Direct-to-consumer (DTC) brands have disrupted retail by slashing traditional overheads such as rent, expensive store fit-outs, marketing and salespeople to provide customers with higher quality product at a fraction of the price.
The strategy worked, and many have become multibillion-dollar companies. But, believe it or not, the most vexing problem keeping every DTC entrepreneur awake at night is finding customers. As DTC startups have proliferated in every category imaginable, the costs of marketing via Facebook and Google have risen exponentially. I’ve met with e-commerce brands who are currently spending hundreds of dollars on advertising to make a single sale, and the situation is only likely to worsen. As a consequence of sky-high customer acquisition costs, astronomical retail rents that are out of the range of most businesses now look too good to pass up for venture-backed startups with cash to throw around. The industry leaders have decided to do something that was totally unimaginable just a few years ago: They're opening physical stores at the exact moment retailers, both large and small, are struggling to survive.
Brands that don't innovate will not succeed in retail.
But here’s the problem: While physical stores are a step in the right direction, the way a lot of online-first brands are approaching retail feels awfully familiar. Retail has always meant lining the store walls with everything you sell. Stores are called “stores” because they were literally places where goods were kept for sale. Your store was created and centered around your products. You paid rent for access to a popular location. The concept has barely changed in centuries, and the DTC stores popping up all over our cities appear to be no exception. In my opinion, if DTC startups stick to the old retail playbook and don’t innovate, the physical store will be the place their thriving brands go to die. I’ve worked with countless legacy retail brands, and they’re all telling me the same thing: There’s no way to make the numbers work if you’re just treating your store as a sales point. You have to give as much value as possible to attract a customer and earn a sale, and the conventional retail model just doesn't do that anymore. Something needs to change if physical stores are to become a long-term source of growth for online-first brands.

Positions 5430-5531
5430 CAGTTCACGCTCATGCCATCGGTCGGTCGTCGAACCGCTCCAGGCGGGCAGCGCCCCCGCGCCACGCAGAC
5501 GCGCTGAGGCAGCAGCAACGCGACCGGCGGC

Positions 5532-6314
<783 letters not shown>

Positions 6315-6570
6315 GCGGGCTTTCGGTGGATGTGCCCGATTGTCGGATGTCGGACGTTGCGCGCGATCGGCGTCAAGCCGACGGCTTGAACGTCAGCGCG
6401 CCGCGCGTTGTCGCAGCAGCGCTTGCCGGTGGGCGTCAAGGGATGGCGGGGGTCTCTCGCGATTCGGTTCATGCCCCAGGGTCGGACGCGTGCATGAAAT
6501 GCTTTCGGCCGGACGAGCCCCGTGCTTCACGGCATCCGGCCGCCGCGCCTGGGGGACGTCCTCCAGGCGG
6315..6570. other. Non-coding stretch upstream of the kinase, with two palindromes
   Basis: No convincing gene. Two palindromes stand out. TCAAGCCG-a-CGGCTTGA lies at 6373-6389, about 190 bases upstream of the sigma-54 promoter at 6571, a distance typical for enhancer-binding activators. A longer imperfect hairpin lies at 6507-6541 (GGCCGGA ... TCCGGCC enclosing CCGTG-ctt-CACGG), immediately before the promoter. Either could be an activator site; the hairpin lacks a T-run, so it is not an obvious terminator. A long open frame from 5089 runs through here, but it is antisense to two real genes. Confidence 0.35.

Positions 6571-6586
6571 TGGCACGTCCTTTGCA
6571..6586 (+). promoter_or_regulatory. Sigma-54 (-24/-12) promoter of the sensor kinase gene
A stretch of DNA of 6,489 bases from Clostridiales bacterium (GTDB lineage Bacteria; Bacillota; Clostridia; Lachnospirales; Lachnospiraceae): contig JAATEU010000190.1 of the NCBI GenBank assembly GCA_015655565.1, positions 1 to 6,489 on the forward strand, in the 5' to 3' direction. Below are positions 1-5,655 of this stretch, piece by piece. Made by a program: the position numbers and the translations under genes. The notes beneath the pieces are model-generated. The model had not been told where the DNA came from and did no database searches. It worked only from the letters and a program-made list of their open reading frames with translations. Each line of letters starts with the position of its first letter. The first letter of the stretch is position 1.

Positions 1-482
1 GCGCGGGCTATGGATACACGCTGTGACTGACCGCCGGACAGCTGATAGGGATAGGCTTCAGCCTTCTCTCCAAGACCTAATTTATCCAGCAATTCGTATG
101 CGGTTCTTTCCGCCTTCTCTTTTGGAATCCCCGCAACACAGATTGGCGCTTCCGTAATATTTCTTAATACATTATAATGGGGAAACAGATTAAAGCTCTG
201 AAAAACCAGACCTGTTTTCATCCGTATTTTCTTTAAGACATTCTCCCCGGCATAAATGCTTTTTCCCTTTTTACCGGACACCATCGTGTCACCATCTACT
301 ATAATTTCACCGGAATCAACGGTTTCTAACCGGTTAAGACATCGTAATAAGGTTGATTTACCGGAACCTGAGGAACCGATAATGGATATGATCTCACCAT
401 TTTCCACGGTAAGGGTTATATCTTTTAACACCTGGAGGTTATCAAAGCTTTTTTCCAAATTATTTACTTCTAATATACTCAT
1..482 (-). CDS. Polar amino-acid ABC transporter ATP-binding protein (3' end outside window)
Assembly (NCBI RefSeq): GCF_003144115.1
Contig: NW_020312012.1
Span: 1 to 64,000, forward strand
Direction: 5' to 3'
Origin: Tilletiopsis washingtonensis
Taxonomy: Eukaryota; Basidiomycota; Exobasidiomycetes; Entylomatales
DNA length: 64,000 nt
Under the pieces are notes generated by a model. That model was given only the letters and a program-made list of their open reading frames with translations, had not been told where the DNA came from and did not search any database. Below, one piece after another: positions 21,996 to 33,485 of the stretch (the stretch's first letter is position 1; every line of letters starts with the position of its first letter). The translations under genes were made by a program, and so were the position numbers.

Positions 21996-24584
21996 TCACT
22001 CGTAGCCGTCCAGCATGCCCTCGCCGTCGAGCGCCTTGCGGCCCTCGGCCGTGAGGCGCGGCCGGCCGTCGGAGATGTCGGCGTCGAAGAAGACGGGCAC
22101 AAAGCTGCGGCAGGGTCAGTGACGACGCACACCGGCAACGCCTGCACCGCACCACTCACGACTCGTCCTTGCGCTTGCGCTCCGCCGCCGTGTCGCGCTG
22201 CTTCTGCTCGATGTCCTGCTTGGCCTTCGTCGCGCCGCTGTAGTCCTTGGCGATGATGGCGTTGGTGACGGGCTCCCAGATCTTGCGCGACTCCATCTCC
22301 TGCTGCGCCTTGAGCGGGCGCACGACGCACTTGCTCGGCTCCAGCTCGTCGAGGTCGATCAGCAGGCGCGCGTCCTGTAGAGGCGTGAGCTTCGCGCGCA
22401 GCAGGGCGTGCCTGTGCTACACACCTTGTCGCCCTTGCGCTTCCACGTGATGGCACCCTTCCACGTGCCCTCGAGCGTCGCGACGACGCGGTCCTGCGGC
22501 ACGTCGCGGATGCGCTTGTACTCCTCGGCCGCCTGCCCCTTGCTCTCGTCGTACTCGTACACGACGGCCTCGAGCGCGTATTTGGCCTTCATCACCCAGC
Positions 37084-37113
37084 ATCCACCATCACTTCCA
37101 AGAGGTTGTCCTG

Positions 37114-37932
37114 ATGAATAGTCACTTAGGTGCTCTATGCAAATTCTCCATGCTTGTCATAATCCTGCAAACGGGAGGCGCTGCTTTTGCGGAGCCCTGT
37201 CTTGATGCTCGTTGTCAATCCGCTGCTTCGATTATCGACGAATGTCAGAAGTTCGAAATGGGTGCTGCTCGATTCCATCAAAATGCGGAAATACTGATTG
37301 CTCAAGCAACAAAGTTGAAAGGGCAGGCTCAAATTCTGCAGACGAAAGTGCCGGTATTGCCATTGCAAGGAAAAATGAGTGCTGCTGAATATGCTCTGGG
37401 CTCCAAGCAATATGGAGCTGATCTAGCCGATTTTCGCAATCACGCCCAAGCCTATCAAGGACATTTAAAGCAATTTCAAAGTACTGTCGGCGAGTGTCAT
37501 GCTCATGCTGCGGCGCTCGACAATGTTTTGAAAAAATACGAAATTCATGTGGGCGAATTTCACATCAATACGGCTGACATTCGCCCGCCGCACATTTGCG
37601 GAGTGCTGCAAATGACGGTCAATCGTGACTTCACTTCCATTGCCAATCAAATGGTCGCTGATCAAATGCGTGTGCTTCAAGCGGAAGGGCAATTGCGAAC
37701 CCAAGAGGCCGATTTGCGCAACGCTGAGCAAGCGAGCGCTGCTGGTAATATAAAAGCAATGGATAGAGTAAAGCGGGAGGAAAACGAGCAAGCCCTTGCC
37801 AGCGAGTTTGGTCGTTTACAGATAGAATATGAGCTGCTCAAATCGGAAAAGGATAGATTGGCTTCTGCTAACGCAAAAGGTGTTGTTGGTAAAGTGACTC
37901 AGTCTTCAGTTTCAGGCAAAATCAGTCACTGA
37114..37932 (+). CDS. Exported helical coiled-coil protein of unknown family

Your store needs to be about your customer, not your product. It must become a popular location, not piggyback off one. Give without expectation, and your customers will recognize it and respond. Ask yourself if your store is really giving your customers something they can’t already get from their screens and devices. A physical store isn’t a billboard; it’s a place designed to provide real value to your customers an — experience that will make them want to talk about the brand. In order to illustrate what a unique store concept would look like for a leading DTC brand, let’s take Dollar Shave Club, the well-known DTC brand that delivers subscription razors. Moving into a retail space could mean that the brand becomes more than a place where customers can see the products before they buy them — more than where you go to see a razor, pick it up and look at it sitting coolly on the shelves. What if the store included a barbershop, where customers could meet up with friends, have a haircut and a shave with the very products they would be buying and chat with the people who were selling them the products? Maybe it could include a free beer on the first cut. There might not even be sales of the product in-store; it could literally just be a barbershop. Here’s the really exciting thing. The function of the store today isn’t actually retailing at all. It’s about activating people’s belief in the product and trust in the people behind it. It’s about explaining your product without pushing a sale, entertaining your customers, communicating your brand values efficiently with a one-on-one conversation and providing an experience. Through providing experiences for your customers, you’re designing the story you’d like them to share about your brand, not a place where you must sell a certain number of items every day to meet your quota. It requires trust and generosity, the essence of great customer service — going out of the way for your customers and developing genuine relationships without thinking about the payout. The store is the only place where your customers can meet face to face with the people working for the brand. If the brand’s message is clear throughout its workforce, each employee will be able to transmit it directly to the customers. A store is the perfect place for all this to happen. This idea is radical, but we need to provide what your website and Instagram can’t, which is the human side of your brand. What other way is there moving forward?
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